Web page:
An Interview with Wolf Blitzer

She’s a young, articulate mother holding an adorable kid, and she’s grateful that they’re safe and unharmed.

At the end of the interview (check it out here) Wolf Blitzer asked her if she “thanked the Lord,” and after an awkward pause that you and I have, no doubt, felt before, she reluctantly says, (uncomfortable giggle) “I’m actually an atheist.”

Score!!!!

And she was sweet and gracious and so freaking….normal.

Every time the world sees a person like this, the door opens just a little bit further.

The irony? She and her don’t own cell phones because they don’t want to succumb to the modern world. And yet, she’s so ahead of her time.

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64 responses to “An Interview with Wolf Blitzer

  1. I watched this live. It was great! She also said she wouldn’t blame anyone for thanking the lord which I thought was a decent thing to say. Not sure what’s more brave, surviving a tornado or admitting to the world that you’re an atheist… living in Oklahoma.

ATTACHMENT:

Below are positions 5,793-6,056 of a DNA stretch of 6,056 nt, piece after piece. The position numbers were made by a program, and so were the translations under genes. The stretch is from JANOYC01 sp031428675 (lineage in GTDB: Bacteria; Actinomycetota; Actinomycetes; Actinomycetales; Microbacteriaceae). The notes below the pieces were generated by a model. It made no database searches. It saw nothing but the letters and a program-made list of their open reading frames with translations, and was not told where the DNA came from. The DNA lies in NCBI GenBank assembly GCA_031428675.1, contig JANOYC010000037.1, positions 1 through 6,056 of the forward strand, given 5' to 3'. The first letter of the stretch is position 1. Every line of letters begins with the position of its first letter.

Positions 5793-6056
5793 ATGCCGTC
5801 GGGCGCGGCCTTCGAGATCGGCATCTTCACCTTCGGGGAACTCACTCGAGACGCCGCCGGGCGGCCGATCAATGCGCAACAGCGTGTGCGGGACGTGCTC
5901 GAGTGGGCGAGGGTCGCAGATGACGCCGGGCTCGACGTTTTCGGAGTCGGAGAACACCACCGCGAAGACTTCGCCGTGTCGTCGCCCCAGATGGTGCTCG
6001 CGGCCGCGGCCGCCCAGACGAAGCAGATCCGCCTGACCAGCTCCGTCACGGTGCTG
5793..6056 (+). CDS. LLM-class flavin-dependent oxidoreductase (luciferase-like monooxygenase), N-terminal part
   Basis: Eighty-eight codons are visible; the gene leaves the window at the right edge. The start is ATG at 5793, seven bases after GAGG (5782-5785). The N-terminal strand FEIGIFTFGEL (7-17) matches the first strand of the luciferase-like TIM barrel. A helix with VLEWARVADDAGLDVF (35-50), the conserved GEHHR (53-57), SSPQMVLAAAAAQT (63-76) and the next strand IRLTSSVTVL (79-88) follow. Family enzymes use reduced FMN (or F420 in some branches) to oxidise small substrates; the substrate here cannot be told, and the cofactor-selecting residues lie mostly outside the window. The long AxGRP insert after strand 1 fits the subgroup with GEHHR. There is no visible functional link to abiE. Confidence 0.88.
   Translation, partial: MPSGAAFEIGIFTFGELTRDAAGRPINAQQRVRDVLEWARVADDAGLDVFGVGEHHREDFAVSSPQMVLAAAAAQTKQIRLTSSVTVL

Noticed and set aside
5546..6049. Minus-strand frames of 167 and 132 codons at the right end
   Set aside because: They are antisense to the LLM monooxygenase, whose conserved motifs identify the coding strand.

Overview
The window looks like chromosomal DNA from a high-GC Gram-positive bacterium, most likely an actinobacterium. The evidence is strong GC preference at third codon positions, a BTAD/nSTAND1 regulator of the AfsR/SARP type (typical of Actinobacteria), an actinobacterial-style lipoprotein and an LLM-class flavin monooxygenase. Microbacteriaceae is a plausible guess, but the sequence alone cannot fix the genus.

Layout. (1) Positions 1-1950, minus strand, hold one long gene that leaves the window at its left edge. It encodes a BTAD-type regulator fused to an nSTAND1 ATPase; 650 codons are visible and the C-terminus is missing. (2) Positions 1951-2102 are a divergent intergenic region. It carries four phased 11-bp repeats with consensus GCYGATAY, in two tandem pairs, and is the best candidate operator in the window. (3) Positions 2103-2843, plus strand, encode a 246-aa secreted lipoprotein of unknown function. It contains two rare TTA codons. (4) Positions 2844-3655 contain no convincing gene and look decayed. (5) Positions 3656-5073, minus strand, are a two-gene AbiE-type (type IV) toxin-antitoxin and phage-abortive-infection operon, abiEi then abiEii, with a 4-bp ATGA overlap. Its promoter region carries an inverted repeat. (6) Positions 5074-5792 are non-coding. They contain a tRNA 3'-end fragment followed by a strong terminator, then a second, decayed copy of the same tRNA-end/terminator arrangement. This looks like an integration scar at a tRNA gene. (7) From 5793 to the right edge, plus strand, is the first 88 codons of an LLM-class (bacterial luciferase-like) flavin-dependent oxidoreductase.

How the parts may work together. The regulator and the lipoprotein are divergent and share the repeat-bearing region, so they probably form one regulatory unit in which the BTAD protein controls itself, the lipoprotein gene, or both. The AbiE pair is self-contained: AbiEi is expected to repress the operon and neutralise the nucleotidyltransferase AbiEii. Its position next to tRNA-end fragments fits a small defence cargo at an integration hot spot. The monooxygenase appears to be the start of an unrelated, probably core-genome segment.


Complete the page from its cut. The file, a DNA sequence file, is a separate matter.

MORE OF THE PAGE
2. Why would he even ask such a stupid question?

  3. I’m a big fan, anyway, I had the background noise on and as soon as I heard ” no cell/modern ” I turned my head, it caught my attention and I’ll be damned (pun intended) the most elegant, off the cuff, honest to goodness breath of fresh air remark I’ve heard in a long time especially in those circumstances.

  4. Huge score – I seriously want to high five her for being so brave in every way. I would like to think I would have said the same thing to Wolf Blitzer, but only very recently. 5 years ago I would have buckled under the fear of shocking too many people in my family.

    I do have to stick up for “the modern world” with the cell phones comment she made, since she would not be alive if it wasn’t for the modern world on her laptop showing her the tornado’s projected path and saving her butt 🙂

  5. Love, love, love this story!! I’m in Oklahoma, we were in our storm shelter when this hit. I can’t tell you how happy it makes me to hear this story. It’s hard to find other like minded people here!

  6. I was a little creeped out, actually, by Wolf’s line of questioning. He prefaced his question by calling her “blessed,” her husband blessed, and their child blessed. She was already starting to shift her body language as if to say, oh no, where is he going?! And then the question came.

    Was Wolf demographically profiling here? I think he felt so sure that, well, a young married woman with a child, all of whom survived “God’s wrath” in the form of a tornado in bible-beltish Oklahoma … these people just HAD to be xtian.